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Category: Travel (page 2 of 43)

Paris Street Photography

According to Wikipedia, Street Photography – which is not always shot in the street, but which is nearly always black & white – has its roots in Paris. What better place then, to try to master the craft? Luckily, my new Fuji x100T may be the best camera available for the genre. It’s perfect because it’s small, fast and completely silent.

Street photographers in the past chose black and white film due to its greater light sensitivity. This allowed them to stop motion blur. Today’s digital cameras with their super-fast lenses and sensors are well-suited to freezing motion. I chose shutter priority at about 1/500th of a second for most of these.

Focusing is a bit trickier. I am usually not looking through the viewfinder when I make these shots. Instead, I carry the camera at or even below my waist and pretend to be fiddling with it, while in fact I’m snapping pictures as fast as I can. I thought that maybe I should try a fixed focus distance – say ten feet – and shoot everything from that distance, but this proved to be difficult and produced a lot of blurry shots. It’s easier to let the camera (attempt to) autofocus. Naturally, when you or your subject are on the move, you will still get plenty of out-of-focus shots, but occasionally, you’ll achieve something wonderful.

Yes, shooting this way is a bit random, and you could argue that there is little skill required to make shots this way. That’s mostly true. The thing is though, that shooting “from the hip” can result in images which are more interesting and more emotional than shots of the same old architectural and landscape subjects. This is especially true these days, when virtually every square inch of the planet has been photographed by someone with far more talent and much better hardware on that one day when the light was just perfect.

Christmas Day in Paris

Day Six

It’s Christmas! The timing of the day’s activities was perfect, as we arrived at Notre Dame during a gorgeous Christmas mass. Aside from the mass, the day felt pretty much like any other. None of the usual Christmas misery. Just fun exploring new places. What a great day!

In the afternoon, we strolled through the Latin Quarter with a tour group from the ship.

A reminder that you can view all of the images and videos from our trip by clicking here.

Auvers Sur Oise

Day Five

We visited the last home of Vincent Van Gogh, and stood on the very spot where several of his paintings were made. We learned that he made more than 70 paintings in the last 70 days of his unhappy life.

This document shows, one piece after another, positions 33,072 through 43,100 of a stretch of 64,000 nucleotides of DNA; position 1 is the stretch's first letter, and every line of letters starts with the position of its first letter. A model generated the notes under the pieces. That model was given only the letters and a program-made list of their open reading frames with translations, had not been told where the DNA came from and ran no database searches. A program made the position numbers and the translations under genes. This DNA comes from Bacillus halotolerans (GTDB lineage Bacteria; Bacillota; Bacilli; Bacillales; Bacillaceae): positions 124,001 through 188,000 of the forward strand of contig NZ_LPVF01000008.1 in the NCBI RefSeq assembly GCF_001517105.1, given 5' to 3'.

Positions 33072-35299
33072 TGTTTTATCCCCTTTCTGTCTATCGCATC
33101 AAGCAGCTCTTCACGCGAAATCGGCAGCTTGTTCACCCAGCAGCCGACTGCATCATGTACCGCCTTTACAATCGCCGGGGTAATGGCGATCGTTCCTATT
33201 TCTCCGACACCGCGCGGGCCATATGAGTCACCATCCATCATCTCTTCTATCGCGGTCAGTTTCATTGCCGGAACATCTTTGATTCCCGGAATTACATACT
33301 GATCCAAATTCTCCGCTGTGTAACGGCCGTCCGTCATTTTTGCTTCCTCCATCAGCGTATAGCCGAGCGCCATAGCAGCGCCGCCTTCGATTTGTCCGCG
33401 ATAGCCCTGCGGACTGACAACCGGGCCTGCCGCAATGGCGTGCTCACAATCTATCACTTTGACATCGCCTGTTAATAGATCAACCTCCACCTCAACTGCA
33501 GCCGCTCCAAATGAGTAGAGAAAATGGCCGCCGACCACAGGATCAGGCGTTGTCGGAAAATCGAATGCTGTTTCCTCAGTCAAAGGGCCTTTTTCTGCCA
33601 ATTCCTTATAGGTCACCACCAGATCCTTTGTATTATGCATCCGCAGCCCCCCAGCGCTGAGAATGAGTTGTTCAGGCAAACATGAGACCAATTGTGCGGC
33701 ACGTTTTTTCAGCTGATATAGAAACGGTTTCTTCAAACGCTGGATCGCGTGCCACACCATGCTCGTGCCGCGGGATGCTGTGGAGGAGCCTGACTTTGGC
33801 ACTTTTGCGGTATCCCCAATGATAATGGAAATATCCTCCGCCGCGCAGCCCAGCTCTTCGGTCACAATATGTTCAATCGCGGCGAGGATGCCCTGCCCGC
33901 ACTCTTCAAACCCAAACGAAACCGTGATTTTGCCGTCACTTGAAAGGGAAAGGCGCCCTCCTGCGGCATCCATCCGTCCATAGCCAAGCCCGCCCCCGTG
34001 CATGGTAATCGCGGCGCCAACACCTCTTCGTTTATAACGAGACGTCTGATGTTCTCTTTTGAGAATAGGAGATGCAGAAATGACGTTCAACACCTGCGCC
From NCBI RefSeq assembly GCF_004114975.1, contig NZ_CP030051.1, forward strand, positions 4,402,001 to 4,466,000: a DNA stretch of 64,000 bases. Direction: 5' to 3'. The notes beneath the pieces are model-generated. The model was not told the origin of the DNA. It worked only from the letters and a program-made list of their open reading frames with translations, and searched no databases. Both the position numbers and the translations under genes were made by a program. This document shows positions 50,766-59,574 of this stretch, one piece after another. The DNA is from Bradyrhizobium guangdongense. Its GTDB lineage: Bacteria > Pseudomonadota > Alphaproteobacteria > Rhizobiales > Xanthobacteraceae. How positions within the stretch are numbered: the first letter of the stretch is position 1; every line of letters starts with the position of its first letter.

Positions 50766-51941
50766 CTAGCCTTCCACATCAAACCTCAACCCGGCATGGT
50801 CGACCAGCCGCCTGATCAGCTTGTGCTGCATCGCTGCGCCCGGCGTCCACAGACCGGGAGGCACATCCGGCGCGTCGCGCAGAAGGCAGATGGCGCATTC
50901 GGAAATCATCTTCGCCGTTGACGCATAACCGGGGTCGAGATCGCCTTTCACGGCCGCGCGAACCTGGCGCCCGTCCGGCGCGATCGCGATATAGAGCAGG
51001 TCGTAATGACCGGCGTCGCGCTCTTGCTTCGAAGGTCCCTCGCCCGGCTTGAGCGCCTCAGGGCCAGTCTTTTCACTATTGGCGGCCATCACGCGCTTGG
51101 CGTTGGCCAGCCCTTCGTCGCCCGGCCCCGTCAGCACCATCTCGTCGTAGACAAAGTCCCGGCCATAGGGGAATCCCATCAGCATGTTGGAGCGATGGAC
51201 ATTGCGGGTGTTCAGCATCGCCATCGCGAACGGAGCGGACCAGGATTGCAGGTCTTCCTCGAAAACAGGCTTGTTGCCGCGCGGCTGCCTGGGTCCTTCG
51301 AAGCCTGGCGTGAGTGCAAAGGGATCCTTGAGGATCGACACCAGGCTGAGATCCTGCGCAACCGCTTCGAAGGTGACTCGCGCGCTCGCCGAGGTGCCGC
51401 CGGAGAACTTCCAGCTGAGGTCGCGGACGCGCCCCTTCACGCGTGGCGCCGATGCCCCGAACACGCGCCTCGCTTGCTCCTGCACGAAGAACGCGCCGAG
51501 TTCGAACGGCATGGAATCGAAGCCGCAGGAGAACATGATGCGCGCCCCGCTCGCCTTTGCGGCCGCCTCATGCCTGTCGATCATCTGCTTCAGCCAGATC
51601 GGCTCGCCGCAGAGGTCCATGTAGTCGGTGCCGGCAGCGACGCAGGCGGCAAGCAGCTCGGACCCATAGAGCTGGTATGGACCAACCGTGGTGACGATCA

We also got our first glimpse of the sun today, which lasted about 30 minutes.

Les Andelys

Day Four

Les Andelys is a town of 9000 people 60 miles from Paris, which makes it close enough to be considered a suburb. Much of the population commutes from here to Paris. Naturally the town has a large church named Notre Dame where we enjoyed a beautiful organ concert.


Day Three

Our third day finds us in the unpronounceable city of Rouen. Eighteen year old Joan of Arc was burned alive here. A chapel was erected in the 1970’s near the exact spot of her death.

This prosperous city of 107,000 people and 70 church steeples is also home to many wooden and stone structures dating to the 16th century. I find it amazing that wood can survive this long, but here it is in all it’s bent and bulging glory.

Charming streets lined with very old structures. Formerly a burial ground, now an art school.
Not sure what this ad is about, but we saw several of these. This gate surrounding a the Rouen Courthouse means business.
The aptly named Big Clock. Check out the lean on the building to the right!
Tiny reminder that Christmas is coming. Just a bit of cool Christmas decoration.
The view of a few of the 70-odd steeples from the Wonder Wheel. That's St. Joan of Arc Chapel in the left foreground. Lots of folks smoke cigarettes.
Today's geometry lesson. A 670-year-old restaurant serves amazing apple tart.

A reminder that you can view all of the images and videos from our trip by clicking here.

While viewing the Google+ Album, you may find it interesting to click on Photo Details to the right. Most of my images are geotagged with their more-or-less precise location. You can also view the camera’s EXIF info. Also note that you can zoom any image by rolling your mouse wheel or equivalent. Another very nice way to view images on Google Plus is to select Slideshow at the top of the screen. Enjoy!

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